On Stumbling Upon a Michelangelo.

The Santa Maria sopra Minerva Basilica has a relatively plain facade - pale, nondescript, three sets of impossibly thick doors across the front of the building. Though Bernini's Elephant and Obelisk sculpture in front of the Basilica hints at the place's significance, the church does not boast a flashy exterior.

But in the likes of another Lucy I know, I curiously stepped through a pair of unassuming doors into an enchantingly beautiful world filled with treasures to discover.

After a few days in Rome I had gone through this routine several times - stretching my scarf down into a shoulder-covering shawl, folding my aviator sunglasses over my shirt collar, shifting out of the blistering heat into cathedral shadows and entering into a room where frescoes, oils, sculptures, gilded detailing, and quarryfulls of marble columns and pedestals fill the vision field of anyone who visits. So when I approached the Santa Maria sopra Minerva I wasn't surprised by the magnificent vaulted ceilings, rich lapiz hues, ancient rosaries and altars. And to clarify, not surprised ≠ not impressed (I would hate to ever get used to magnificence). 

Every detail of design, per usual, was impeccable. This would have been sufficient reason to be dazzled, but then a friend pointed out a marble sculpture to the left of the main center altar of Christ carrying the Cross (Cristo Della Minerva). It's a piece made by a man named Michelangelo Buonarroti in the early 1500s. Michelangelo was an insanely talented man. Duh. He was a Florentine sculptor by choice, a Roman painter largely against his will (note the subtle portrait in the Sistine Chapel of himself being dragged into hell by Bartholomew.. though that part of the painting doesn't get brought up too much), as well as an architect, writer, and he was probably secretly good at things like singing and making pizza. But I'm no expert. Regardless, he is an icon. A distant, remarkable, inconceivably deep mine of artistic ability. No one can argue that he possessed unparalleled levels of talent.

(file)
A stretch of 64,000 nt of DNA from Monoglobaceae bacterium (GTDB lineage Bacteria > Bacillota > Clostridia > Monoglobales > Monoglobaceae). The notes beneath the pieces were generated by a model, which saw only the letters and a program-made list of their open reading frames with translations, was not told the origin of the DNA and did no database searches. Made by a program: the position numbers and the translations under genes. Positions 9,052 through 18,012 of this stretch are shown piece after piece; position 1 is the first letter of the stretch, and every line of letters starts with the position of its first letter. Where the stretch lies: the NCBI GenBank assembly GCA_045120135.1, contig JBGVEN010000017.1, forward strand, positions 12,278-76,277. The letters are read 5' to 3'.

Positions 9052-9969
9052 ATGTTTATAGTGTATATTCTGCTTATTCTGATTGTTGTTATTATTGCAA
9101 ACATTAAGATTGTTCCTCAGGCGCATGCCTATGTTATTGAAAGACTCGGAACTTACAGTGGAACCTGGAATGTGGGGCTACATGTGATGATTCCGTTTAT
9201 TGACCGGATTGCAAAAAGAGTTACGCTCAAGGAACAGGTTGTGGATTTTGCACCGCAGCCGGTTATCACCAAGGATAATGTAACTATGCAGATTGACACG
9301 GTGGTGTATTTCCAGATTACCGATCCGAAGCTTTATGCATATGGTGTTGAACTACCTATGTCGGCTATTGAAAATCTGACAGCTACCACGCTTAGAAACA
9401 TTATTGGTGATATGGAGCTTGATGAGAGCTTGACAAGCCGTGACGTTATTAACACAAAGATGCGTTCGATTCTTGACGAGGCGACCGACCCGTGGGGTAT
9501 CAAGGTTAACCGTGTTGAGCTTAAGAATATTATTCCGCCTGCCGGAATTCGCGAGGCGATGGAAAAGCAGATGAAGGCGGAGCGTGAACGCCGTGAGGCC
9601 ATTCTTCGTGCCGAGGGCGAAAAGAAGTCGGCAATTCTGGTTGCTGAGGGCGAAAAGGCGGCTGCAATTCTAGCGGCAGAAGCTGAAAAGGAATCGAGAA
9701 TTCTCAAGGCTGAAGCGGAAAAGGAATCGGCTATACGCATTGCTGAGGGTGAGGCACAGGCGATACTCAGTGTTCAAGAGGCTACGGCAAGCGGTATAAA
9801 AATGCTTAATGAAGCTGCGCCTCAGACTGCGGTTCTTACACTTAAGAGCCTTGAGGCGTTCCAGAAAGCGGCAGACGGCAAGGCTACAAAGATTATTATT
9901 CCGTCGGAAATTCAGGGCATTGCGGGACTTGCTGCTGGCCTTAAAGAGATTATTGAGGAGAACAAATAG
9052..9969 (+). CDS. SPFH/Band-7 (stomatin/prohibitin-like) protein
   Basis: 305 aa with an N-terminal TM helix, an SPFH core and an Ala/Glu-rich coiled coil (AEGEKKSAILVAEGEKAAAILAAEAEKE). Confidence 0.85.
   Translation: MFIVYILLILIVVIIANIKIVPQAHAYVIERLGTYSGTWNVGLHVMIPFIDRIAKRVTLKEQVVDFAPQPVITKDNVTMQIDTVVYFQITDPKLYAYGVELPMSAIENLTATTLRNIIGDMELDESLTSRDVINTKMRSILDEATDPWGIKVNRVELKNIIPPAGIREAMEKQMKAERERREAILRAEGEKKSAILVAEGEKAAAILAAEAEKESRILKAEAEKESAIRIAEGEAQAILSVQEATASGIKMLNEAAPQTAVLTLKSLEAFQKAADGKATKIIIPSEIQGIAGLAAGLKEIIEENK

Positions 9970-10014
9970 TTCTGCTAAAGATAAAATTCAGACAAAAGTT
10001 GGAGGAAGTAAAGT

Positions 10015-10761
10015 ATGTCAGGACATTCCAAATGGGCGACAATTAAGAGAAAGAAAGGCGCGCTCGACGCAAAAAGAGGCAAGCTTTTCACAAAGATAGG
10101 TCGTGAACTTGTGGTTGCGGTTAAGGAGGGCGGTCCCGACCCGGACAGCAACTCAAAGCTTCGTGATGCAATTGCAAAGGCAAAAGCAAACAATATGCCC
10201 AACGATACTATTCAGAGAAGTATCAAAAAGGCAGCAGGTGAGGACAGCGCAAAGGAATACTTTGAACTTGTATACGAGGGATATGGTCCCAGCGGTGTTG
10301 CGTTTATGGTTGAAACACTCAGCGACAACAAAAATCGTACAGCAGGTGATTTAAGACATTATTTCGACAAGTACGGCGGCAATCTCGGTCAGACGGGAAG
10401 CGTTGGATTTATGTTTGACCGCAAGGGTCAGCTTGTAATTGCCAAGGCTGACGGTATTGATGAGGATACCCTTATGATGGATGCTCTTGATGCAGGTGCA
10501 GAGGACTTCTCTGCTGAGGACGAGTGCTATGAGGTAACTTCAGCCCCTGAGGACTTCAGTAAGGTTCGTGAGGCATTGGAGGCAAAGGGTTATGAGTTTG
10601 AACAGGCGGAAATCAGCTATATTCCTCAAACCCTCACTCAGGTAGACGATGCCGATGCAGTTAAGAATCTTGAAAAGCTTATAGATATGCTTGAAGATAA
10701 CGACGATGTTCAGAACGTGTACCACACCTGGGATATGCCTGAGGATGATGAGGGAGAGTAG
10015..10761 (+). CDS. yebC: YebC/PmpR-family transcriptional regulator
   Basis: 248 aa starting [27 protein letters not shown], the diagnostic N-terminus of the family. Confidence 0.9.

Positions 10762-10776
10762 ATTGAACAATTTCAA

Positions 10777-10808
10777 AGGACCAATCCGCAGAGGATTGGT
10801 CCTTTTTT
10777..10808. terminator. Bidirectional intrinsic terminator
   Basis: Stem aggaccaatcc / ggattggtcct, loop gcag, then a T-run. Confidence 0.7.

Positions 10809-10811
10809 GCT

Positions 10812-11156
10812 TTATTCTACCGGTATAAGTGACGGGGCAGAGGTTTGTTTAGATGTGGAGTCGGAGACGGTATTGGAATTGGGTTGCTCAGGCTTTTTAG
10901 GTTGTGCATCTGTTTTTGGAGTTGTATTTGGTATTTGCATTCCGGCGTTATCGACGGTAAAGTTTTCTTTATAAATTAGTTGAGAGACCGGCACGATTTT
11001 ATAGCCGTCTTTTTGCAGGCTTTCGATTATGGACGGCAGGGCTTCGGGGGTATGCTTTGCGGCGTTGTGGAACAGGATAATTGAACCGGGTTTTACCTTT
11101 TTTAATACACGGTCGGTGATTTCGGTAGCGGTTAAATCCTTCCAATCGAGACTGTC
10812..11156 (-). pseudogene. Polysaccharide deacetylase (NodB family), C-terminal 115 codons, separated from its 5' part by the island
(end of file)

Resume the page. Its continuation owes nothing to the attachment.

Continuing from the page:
The sculpture of Cristo Della Minerva is unguarded, and apparently is the only Michelangelo open to the public to approach, to touch. Five hundred years later and the masterful work of a Florentine man is revered as equally immaculate as it was in the Renaissance - possibly more so. 
It's incredible how time holds virtually no adverse power over things that are truly beautiful. 
And maybe I'm just saying this because I've studied him, admired his skill, learned about his childhood, and am an artistic person (though of an entirely different caliber), but my goodness. I spent several minutes at the sculpture, running my fingers across the anatomically perfect joints of the Christ's stone toes and the slight contour on the back of his ankle, clenching marble drapery between my fingers and letting the jagged texture of the chiseled base leave impressions on my hand.

It's a crazy/funny/embarrassingly-giddy realization that even though we are separated by centuries and cultures and skill levels, MICHELANGELO AND I HAVE THE FEELING OF RUNNING OUR FINGERS OVER THAT PIECE OF POLISHED MARBLE IN COMMON.

I like to imagine that if he and I ever found ourselves casually chatting at an Italian dinner party, I might be able to give a knowing "ah yes, I totally know what you mean" nod if he were to bring up this sculpture...